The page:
Sauna (The Finnish Sauna Society), Helsinki
We deliberately chose a hotel with a swimming pool in Helsinki and were shocked to find the pool only opened around 2 hours per day. This is because the pool is part of the sauna experience. Finnish people love relaxing and cleaning themselves in the sauna. The sauna is expensive to run so will only be warmed up for a couple of hours each day. You'll find the swimming pool next to the sauna is ice cold. This is because it is acting as a substitute lake. the Finns love to get hot in the sauna then leap in an icy lake to cool down. Try it it's an exhilarating experience. You'll be wide awake the rest of the day.
Finally found a photo to go with this tip. It is taken on our ski trip to Jyvaskula in 1986.
Even the most lowly of guesthouses or Hostel in Finland invariably seems to house a sauna in it's depths.
Now Sourbugger loves a Sauna as much as the next woman to him, but ettiquette can be a little different in Finland. Many seem to be quite happy to take their sauna without their shreddies (*english dialect word) on. This can produce two embarrassing scenarios :
1) You enter the sauna when are down to your last pair of Trollys (*english dialect word),a pair of boxers that bear the slogan 'Home of the jolly pink giant !'
2) You enter without your kecks (*english dialect word) and due to the company you keep, and due to the fact you keep your kit on in an English Sauna you end up adding to the total amount of 'wood' in the sauna area.
A minefield for us slightly more inhibited cultures (sourbugger excepted)
The sauna has always been important for Finns. It has a long history, going back at least a thousand years, probably more. Originally the sauna was a place to bathe, but as it was the only available clean place with abundant water, it has also been a place for giving birth and healing the sick.
There are today an estimated 2 million saunas in Finland, 1.2 million of which are in private apartments and the rest in summer cottages, hotels and public swimming pools. Quite something for a population of 5 million. (Statistics)
History has seen a variety of differents sauna types in Finland and other cultures have had their own versions of the sweat bath: the native American sweat lodge, or inipi, the Russian bania and the Turkish hamam steam bath.
The first saunas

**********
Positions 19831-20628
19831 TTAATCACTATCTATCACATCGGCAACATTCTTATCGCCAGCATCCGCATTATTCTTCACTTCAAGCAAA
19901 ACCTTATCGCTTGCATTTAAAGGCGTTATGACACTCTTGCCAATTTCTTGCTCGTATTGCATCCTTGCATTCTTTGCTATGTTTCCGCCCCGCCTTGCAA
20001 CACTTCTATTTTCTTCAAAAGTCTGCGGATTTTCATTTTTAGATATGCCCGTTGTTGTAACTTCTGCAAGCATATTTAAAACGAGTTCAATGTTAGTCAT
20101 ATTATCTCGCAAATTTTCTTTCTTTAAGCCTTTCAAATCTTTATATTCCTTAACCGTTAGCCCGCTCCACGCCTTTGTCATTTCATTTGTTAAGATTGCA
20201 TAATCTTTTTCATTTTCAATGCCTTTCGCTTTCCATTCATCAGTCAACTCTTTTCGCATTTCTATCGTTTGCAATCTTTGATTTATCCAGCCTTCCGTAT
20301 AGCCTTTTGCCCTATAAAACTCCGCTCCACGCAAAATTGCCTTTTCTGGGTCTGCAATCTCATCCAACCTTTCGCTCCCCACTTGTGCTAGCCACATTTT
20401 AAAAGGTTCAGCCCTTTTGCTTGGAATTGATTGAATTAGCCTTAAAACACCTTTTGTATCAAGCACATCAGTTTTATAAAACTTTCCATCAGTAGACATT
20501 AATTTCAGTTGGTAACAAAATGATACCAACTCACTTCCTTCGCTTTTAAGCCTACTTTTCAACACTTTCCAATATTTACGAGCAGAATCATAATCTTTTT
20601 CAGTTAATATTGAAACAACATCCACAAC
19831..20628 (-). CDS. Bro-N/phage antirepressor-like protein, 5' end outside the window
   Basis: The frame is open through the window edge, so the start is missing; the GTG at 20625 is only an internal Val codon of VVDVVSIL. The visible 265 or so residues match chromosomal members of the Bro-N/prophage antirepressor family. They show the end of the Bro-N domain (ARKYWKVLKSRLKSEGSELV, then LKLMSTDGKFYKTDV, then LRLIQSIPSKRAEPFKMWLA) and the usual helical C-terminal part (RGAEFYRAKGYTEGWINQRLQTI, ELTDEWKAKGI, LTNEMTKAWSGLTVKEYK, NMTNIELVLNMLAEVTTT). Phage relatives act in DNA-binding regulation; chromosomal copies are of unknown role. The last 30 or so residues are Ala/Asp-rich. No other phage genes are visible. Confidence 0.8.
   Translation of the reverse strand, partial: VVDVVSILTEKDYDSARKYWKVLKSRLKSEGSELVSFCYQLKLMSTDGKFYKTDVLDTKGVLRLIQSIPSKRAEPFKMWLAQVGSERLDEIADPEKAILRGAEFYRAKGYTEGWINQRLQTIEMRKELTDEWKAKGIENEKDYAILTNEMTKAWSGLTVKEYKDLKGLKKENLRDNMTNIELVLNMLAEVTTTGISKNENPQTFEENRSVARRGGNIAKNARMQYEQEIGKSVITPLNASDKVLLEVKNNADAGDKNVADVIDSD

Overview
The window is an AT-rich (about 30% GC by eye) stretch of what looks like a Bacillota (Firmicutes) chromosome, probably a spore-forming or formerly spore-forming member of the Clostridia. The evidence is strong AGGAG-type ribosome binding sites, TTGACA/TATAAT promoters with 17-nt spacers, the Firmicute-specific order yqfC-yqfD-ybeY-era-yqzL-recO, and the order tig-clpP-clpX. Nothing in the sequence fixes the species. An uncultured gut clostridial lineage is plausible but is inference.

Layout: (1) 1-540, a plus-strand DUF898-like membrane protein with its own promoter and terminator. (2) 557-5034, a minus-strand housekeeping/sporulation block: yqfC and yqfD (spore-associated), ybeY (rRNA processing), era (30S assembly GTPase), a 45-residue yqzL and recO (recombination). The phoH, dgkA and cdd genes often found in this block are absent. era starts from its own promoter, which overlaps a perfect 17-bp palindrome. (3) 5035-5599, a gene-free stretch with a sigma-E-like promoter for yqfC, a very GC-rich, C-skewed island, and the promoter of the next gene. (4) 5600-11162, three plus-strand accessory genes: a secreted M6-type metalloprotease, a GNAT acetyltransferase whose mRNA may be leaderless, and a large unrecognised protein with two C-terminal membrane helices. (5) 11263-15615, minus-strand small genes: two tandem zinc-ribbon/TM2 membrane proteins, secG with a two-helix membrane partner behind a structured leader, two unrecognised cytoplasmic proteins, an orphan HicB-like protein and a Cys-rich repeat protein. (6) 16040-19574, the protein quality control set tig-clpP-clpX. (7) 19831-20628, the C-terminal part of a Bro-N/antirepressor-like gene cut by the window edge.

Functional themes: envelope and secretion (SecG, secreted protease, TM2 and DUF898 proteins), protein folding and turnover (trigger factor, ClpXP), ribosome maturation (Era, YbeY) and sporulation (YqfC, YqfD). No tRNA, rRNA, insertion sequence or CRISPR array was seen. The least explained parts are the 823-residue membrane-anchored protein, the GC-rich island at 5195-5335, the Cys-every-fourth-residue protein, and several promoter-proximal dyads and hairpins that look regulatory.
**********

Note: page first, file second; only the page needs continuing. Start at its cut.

Defining the first sauna is a difficult task, because there is no clear definition of what a sauna is. Does a hot room suffice, or is water thrown on hot rocks an essential ingredient? If we only accept places that were used solely for washing, we must discard many recent saunas as well.
The nomad people wandering around what later became Finland already had primitive saunas. They heated holes in the ground and covered them with a tarp to have a warm place for bathing. There was probably an open fire in the hole, and the bathers would wait until the fire had gone before entering the sauna. The native American sweat lodge is very similar to this kind of sauna.
Such a hot room would later evolve into the smoke sauna, the most traditional form of modern saunas. A smoke sauna has a fireplace with no chimney; the fire heats the stones directly and the smoke exits the room through a small hole just below the roof. The fireplace is built by piling stones, ideally without using mortar, and takes several hours to warm up. Smoke saunas were built and used as late as the 1920's, after which they almost disappeared as new types of heaters were developed.
The sauna is a small room or hut heated to 80 degrees Celsius. It is used for bathing as well as for mental and physical relaxation.
While a hot sauna may seem a cruel punishment to foreigners, it is actually a very pleasant experience, as long as you follow some basic advice. And no need to worry, it's entirely safe.
The sauna has a long history and close relatives in other cultures: the Russian banya, the Native American sweat lodge or inipi, the Turkish hamam, even the Japanese onsen. In Finland it has at least a thousand years of history.
There are 1,212,000 saunas in private apartments in Finland (2002 statistics). With another 800,000 installations in summer cottages and public swimming pools that makes for more than 2 million saunas for a population of 5.2 million. For comparison, we have just under 2.5 million cars and trucks.